This article will hopefully explain the basic’s of DFS games and how to select the right ones for you to play.
The DFS Player Field
If you are a new player in Daily Fantasy Sports, you will notice in the game lobbies that you are eligible to play in beginner contests. These contests exclude players who have exceeded a relatively small threshold of play and have basically “ranked up”. If your goal is to optimize your return on investment, you should be playing in these contests instead of exhausting your eligibility on other contests with players that max enter and have been around the DFS world for a while.
The next level of games (Above Beginner) you should consider are those where the highest and most successful DFS players are either excluded or don’t play in for other reasons such as lower top payouts. Both DraftKings and Fanduel limit players in these lower buy-in contests. For Fanduel, contests under $3 don’t allow most high-volume players, while DraftKings doesn’t allow experienced players to enter contests under $5 unless they have a $25,000 prize pool. With this said, It is highly recommended that as a newer player, you stick to these small contests.
Cash games only pay out the top 50% of the field. They can consist of as little as 2 entries (known as head-to-head), to as big as tens of thousands of entries. Everybody who finishes in the top 50% gets paid the same amount, double their buy-in. Because of this, we don’t care about finishing first, we just want to make sure we get into the top half of the field and to do this, we need to make sure we pick a draft team with the highest floor possible. A floor is the lowest possible score we can expect from a player.
Guaranteed Prize Pools (GPP)
Tournament strategy is quite the opposite to that of cash games. Tournaments are usually very top heavy in the pay scale, meaning to get a good amount of winnings you need to finish in the top 1-5% of the field. To do this, you generally have to take some risks. Unlike in cash games where we are looking for players with high floors, in tournaments we need players with high ceilings. A high ceiling is the highest possible score we can expect from a player. Of course, as we want to score as highly as possible, we need to create a team with the highest ceiling as possible.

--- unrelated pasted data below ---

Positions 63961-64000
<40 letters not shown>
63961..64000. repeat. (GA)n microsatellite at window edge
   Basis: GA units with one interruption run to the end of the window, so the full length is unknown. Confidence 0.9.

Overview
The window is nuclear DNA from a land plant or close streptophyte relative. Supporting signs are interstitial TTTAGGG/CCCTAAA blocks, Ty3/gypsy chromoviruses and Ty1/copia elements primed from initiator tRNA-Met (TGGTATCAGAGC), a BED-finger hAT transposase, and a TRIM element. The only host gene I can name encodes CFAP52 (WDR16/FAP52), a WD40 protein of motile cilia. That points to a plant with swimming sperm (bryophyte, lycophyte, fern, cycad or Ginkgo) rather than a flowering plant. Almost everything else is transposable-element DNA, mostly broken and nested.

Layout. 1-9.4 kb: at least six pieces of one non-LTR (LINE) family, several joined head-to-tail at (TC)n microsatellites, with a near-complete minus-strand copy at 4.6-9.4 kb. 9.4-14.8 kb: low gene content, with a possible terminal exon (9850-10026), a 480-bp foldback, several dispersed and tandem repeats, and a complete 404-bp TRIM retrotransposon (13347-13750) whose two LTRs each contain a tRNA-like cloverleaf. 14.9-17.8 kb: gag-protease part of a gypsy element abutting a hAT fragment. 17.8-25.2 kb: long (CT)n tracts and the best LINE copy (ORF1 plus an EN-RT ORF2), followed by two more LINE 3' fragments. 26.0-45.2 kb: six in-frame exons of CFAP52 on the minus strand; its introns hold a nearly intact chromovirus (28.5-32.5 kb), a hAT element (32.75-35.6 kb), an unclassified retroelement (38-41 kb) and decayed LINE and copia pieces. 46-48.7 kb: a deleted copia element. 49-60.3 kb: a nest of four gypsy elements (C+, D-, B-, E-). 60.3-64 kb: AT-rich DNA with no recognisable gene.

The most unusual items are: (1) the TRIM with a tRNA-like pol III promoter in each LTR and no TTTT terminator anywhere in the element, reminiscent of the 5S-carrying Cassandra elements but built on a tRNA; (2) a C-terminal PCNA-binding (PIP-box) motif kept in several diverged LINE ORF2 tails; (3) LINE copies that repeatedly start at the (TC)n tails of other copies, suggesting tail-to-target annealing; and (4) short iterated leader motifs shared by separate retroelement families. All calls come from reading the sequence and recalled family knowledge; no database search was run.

All players are limited to the lesser of 150 entries or 3% of total entries. This means as contests go past 5,000 entries, they will have decreasing proportions of max entry players. In addition, single-entry tournaments will usually have a smaller proportion of skilled players.
When deciding on what contests you should play, the first thing you should evaluate is your bankroll. Bankroll is the amount of money you have to enter DFS contests. If you want to stay around $20 for the day, then I would suggest you focus your attention to single entry gpp games as they will have a lower amount of people in the overall contest and the ownership percentages are lower for the players you are betting on due to the amount of DFS players in the field. For example, If you have picked Jared Goff as your QB for the NFL slate in a $5 single entry gpp with 700 other players, his ownership may be 7%, however if you would have picked the same QB in a $10 big gpp contest with 11,000 people, his ownership may have been triple that at around 21%, thus your odds of taking down first place and winning the big money drastically decreased.
Overlay occurs when guaranteed contests are about to start and don’t completely fill. For example, you have a 3,000 person guaranteed prize pool which pays out the top 1000 places. This yields a 33% shot at cashing, however if that 3,000 person contest only has 2,550 entries by lock, your chances of cashing increase to 39% as the contest will still pay out 1,000 contestants, yet now only has a pool of 2,550 to draw from. Always scroll through DraftKings Tournament lobby in the minutes leading up to the lock of the slate.
My overall advice is to play within the means of your bankroll. If you can only afford to play $10 per day, that is perfectly fine. Stick with small double up contests and maybe find a small single entry gpp to enter, just remember, the smaller the amount of people you are playing against, the better your chances to win! Once you have mastered the small contests and you have built your bankroll and want to try your hand at bigger gpp games for a bigger reward, I still recommend playing single entry gpp games just because your overall odds to win are better. Any day you can take $5 or $20 and turn it into $10 or $100 is a good day. My personal favorite contests are the $5 Single Entry GPP games and the $12 Single Entry Games. These usually have less than 500 people in them and if you can find even smaller ones with 200 people or less, PLAY IT!!
Don’t always set your sights on the big prizes, because chances are, if you play those contests, you will just be donating your hard earned money.